Weekend Listening: Soup by Blind Melon
Album: Soup by Blind Melon
Released: August 15, 1995 – Capitol Records
Recommended if you like: That Bee Girl song, but also Pearl Jam’s Vs and other 90s Nu-Psychedelia
Notable Tracks: “Mouthful of Cavities” “Galaxie” “Skinned”
It is June 22, 1996 and I am dancing around in my room to Stevie Nicks on the night before my 17th birthday, getting ready for a “surprise” party I don’t want to have. I hate having attention on me at all, and I’ve known about this party for weeks and have been filled with a low level current of dread about the whole thing because I will be expected to entertain and be things like HAPPY and SURPRISED and GRATEFUL..I am rarely any of those things.
Most of the people that are there I am semi-friends with. We’ve gone to school together since I was in the fifth grade, and their parents are friends of my mom. Maybe they want to be there, maybe they don’t. But it FEELS like they don’t. My older cousin (one of the few members of that side of the family I legitimately like) arrives with a few of her friends. One I know, and two I don’t. She pulls me aside and tells me that she’s arranged with my mom for me to cut out early so she can take me to a REAL party with people she knows I will like, and suddenly things aren’t seeming so horrible.
It’s time to open presents, and I don’t remember anything I got because as I finish, two of the people my cousin brought with her come back in from smoking, only this time they have their guitars with them. My cousin follows with the bongo she keeps in the trunk of her car. I have no idea what is going on.
And then these people I don’t know start playing “Mouthful of Cavities” and I am suddenly struggling not to cry. My cousin smiles and leans in and tells me I’m supposed to start singing any second and that’s why they’re here. I am hit with a blinding panic for some reason. I sing all the time. I mean ALL. THE. TIME. I basically never stop singing, but at this exact moment in time, I have no voice. This guy I don’t know gives me a look and starts in, and I stare for a few seconds before I can even remember the words. But by the time he gets to “desperately in need,” I’ve overcome myself and the fact that people are actually watching and I close my eyes and start belting out what was my favourite song, on what I would have told you at the time was one of my favourite albums. By the time the song ends, I am crying and praying that no one is actually looking because holy shit that was such an intense personal experience that I don’t like these people enough to have let them witness it.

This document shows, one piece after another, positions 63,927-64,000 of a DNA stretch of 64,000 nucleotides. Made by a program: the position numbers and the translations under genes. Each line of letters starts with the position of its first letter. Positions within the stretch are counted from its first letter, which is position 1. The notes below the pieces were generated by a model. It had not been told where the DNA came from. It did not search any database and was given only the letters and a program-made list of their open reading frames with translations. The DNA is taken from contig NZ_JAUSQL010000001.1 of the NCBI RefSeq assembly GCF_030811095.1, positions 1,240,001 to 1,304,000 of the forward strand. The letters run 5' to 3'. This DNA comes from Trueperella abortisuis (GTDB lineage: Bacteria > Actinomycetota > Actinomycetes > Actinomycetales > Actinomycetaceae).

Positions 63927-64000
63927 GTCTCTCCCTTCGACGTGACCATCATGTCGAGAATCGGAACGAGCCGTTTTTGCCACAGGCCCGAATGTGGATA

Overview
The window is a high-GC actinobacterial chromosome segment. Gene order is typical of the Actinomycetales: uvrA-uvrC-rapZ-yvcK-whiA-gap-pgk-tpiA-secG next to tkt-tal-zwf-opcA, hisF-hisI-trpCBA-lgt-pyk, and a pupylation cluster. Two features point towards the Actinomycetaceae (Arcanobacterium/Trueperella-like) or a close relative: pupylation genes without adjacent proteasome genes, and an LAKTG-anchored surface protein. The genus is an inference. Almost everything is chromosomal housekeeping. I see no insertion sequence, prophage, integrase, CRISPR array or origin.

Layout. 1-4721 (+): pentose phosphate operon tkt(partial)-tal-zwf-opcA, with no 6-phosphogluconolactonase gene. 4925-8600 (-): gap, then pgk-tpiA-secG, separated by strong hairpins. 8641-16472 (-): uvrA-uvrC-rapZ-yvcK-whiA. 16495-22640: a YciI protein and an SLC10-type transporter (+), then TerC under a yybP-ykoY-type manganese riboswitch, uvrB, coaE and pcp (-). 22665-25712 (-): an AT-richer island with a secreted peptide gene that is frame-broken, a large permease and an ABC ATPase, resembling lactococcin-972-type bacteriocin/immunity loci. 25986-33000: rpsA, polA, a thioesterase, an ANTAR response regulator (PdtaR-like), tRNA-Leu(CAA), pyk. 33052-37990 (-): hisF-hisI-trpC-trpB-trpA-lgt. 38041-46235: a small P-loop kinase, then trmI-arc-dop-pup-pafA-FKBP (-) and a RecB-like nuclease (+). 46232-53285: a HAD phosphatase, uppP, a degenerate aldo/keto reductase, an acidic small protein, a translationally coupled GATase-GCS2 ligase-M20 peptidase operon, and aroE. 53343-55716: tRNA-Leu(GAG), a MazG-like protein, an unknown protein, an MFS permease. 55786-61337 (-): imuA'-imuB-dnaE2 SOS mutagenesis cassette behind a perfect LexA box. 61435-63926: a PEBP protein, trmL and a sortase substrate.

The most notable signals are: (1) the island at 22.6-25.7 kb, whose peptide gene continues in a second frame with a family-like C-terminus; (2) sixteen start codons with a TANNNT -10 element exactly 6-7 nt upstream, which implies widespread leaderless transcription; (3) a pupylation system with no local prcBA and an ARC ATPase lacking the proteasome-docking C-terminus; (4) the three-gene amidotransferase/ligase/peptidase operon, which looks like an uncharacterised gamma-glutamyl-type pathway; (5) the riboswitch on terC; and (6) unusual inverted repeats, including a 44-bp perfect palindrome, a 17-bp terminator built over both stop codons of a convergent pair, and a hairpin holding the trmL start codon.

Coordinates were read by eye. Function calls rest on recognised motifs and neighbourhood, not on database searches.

If you lived through the 90s (or are a late-coming fan of the decade in which you were born, though that makes me feel old af), you’ll know that Blind Melon’s 1992 viral-before-viral-was-a-thing “No Rain” was inefuckingscapable. That song was everywhere. I didn’t even have MTV, but I had seen the video enough times that I was sick to goddamn death of the song before I actually bought the album used for $1 and listened to the entire thing. It’s kind of sad that they’re pretty much only known for the one song, cos their debut is actually pretty fucking delightful if you’re into that southern alt-rock sorta thing.
As good as their s/t is, it’s their second album, Soup, which dropped three years later that will be playing in my headphones all weekend. While they got some press for the first album, probably because of that unbelievable hype around “No Rain,” Soup was almost universally panned by critics because it didn’t fit into that crunchy hippie box everyone tried to shove them in. I read those terrible reviews (because good lord, I had so many music magazine subscriptions), but that didn’t stop me from showing up at my semi-local music shop (an hour away in a different state [holla, GZ!]) within a few days of its release to plunk my money down on the counter and walk out swinging a GZ bag containing this CD in its eco-friendly digipak case…along with a few stickers, cos I could never have too many stickers.
I didn’t have a CD player in my car (remind me sometime to tell you about my stereo setup in that Subaru, cos it was painful), so I didn’t even get to listen to it until I got home. But then I DID get home and I DID listen and I didn’t STOP listening for close to a year.
My musical tastes have always been varied, but this album had something for every part of me. “Skinned,” a song with a kazoo solo about serial killer Ed Gein? Yup. The raunchy NOLA-inspired horns on the too-short intro “Hello Goodbye”? Loved them. “Galaxie,” where Shannon Hoon sings about the only place he feels he belongs is in his car, alone with his thoughts? That was me. “Carseat (God’s Presents)” channels the Maharishi era Beatles, but is about Susan Smith, the woman who drove her car into a South Carolina lake, killing her two children. While I don’t condone killing your offspring, the song itself is nonetheless endlessly compelling.
I spent this week listening again, and was semi-amazed to find that I still have pretty much every song memorized, and I had no qualms about singing along loudly. But then…singing along loudly has pretty much always been my thing. I just no longer care if there are people around, or what they think of my voice. I sing for me. Because it makes me happy.